One of the greatest health care market failures is price transparency. This extends into prescription drug pricing for consumers who are still in the deductible phase of their health plan pharmacy benefit. You can easily visit several large retail pharmacy outlets online and get the price for a variety of adult sex toys sold on their websites, but no pricing for brand name prescription drugs.
Many people have health plans that necessitate they meet a pharmacy deductible before the individual receives the benefits of a set copayment amount for prescription drugs. For some people, the deductible can be as high as $6,500 before there is any insurance help in paying for prescription medication.
For consumers who have to pay the full retail price of their prescription drugs, one would think that doing comparative shopping between pharmacies online would be easy. It is not easy to compare the retail price for brand name medications between pharmacies. If you call the health plan, they have no clue how much the drugs cost before the copay benefit is triggered. While some pharmacies may tease people with low generic drug prices, there is no pricing for brand name drug medications.
Comparing Brand Name Drug Prices
My grand plan was to find the over-the-counter prices from the nation’s largest retail pharmacies for the top 10 most prescribed and costliest prescription medications. I was hoping to show people which pharmacies may have the best prices when a consumer must pay the full retail pharmacy price before their health insurance begins to help out. I reviewed the websites of the following pharmacy departments online.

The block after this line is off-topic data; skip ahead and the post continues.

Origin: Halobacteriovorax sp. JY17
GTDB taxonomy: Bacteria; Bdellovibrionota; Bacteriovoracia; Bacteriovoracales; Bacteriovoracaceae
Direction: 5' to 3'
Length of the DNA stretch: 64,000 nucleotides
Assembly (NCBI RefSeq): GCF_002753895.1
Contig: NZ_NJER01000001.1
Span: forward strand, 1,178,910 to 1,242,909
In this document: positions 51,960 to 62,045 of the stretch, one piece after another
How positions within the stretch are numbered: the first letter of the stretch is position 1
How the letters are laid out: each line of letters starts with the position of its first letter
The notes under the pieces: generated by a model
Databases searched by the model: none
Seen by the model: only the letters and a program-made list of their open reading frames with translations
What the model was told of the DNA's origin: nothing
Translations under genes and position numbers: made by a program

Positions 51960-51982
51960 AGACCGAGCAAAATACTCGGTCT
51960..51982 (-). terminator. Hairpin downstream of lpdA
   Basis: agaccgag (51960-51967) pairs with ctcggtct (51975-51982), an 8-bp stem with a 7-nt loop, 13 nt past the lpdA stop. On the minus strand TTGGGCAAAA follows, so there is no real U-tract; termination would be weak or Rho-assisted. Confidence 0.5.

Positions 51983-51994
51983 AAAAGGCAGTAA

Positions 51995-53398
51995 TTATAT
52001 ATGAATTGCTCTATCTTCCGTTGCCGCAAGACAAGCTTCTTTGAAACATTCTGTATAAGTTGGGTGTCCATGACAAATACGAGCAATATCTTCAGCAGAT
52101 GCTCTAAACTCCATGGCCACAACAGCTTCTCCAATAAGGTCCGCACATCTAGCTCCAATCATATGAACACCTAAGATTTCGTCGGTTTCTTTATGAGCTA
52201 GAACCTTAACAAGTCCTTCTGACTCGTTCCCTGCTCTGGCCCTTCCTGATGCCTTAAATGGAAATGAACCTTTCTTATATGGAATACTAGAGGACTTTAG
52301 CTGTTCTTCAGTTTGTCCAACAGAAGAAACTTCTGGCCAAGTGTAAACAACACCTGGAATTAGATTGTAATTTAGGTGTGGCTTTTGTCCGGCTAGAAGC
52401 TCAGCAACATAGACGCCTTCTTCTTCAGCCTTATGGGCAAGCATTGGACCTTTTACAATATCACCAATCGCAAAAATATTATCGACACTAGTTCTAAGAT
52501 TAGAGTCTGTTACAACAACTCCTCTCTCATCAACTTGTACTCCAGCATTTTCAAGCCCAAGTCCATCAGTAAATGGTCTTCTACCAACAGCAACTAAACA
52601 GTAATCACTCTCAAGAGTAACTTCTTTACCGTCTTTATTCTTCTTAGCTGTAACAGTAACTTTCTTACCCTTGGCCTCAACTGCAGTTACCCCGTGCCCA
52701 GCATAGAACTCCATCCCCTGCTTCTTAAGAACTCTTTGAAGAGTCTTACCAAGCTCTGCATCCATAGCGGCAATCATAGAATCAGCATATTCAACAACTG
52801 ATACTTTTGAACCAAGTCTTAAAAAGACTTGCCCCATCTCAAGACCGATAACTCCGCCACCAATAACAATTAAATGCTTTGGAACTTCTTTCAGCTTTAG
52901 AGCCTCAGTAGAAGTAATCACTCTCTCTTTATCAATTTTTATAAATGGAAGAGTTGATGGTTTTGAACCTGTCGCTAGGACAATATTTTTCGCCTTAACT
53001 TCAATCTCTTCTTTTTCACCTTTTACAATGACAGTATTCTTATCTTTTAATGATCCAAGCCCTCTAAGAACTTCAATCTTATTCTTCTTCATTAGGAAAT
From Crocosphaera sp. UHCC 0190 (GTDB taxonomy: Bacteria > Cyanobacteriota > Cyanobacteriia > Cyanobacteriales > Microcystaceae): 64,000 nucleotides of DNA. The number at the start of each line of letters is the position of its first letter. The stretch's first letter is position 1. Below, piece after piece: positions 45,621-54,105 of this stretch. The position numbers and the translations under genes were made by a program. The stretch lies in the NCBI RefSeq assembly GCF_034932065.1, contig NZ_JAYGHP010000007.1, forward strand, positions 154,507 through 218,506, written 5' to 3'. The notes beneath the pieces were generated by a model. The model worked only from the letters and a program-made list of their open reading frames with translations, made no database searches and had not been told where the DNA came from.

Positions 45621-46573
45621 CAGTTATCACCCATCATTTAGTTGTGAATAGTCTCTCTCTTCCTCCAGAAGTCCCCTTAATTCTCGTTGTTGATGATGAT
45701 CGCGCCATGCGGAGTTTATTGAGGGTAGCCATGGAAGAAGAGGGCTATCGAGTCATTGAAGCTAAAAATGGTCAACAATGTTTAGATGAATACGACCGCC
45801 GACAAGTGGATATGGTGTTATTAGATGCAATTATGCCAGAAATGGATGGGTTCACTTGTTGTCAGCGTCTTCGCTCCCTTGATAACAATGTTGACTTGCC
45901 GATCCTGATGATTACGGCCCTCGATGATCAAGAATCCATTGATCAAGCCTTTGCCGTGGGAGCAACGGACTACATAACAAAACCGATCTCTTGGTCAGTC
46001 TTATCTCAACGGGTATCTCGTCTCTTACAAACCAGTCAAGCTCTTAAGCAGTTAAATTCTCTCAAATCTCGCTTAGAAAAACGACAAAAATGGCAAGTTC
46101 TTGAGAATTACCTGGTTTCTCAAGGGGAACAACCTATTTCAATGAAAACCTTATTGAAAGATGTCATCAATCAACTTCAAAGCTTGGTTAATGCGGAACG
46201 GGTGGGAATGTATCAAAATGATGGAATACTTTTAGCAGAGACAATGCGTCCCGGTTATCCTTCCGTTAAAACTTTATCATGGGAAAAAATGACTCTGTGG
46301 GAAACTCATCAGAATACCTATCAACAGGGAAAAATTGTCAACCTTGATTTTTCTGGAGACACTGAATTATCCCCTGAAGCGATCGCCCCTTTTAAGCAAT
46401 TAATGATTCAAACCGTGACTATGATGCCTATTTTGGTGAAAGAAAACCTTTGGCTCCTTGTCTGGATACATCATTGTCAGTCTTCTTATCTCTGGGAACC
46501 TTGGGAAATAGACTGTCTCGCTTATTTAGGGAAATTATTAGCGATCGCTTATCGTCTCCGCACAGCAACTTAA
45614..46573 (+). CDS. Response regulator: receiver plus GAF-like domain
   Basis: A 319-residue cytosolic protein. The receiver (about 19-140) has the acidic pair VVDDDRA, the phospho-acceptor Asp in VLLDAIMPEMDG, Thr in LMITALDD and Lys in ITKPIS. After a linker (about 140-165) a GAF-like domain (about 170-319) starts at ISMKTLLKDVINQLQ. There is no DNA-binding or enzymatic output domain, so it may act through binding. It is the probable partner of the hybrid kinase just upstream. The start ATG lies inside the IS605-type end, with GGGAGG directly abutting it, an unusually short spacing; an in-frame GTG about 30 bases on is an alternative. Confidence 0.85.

The only way I could get brand name drug prices was if I created an account and logged into the pharmacy’s system. Even then without a prescription for the drug you still may not be able to get a price.
What I learned is that retail pricing, for the purposes of comparison shopping for brand name drugs, is virtually impossible. However, for three pharmacies – CVS, Rite-Aid, and Walgreens – they list the retail prices for a variety adult sex toys. Yes, you read that correctly. Some of the nation’s largest retail pharmacy chain stores also offer adult sex toys online. Of course, they like to refer to this section of their websites as ‘sexual health’ as if the products were no different from cough medicine, adult diapers, or vitamins.
I have no problem with these pharmacies running online porn shops. But if they can give the retail price for dildos, vibrators, and prostate massagers, you would think they could advertise their retail price for Abilify, Advair Diskus, Enbrel, Humira, Lantus Solostar, Remicade, or Sovaldi. These are some of the top selling brand name drugs people rely on every day to maintain their health.
Pharmacy Prices For Sex Toys Online
In lieu of brand name prescription drug price comparisons, here are some of the prices for some ‘sexual health’ adult toys common to the websites I surveyed. (Website review undertaken in July of 2017. Prices for your favorite products may change due to demand and new product additions…and there are more sex toys listed than generic drugs for sale by these pharmacies.)
CVS: Pump Worx Beginners Power Pump With C-ring for $17.99 (Buy 1, Get 50% off sitewide),
Rite-Aid: Pump Worx Silicone Pump Clear for $29.99
Walgreens: Pump Worx Beginners Power Pump for $12.99
The Mini Vibro Tease Massager in pink from California Exotic Novelties is $14.49 at CVS and $14.99 from Rite-Aid. Walgreens didn’t carry the Mini Vibro Tease, but they have a similar product called the Booty Call Booty Rocket in pink, from California Exotic Novelties for $10.49, reduced from $14.99 – it’s probably discounted to make room for the new 2018 models.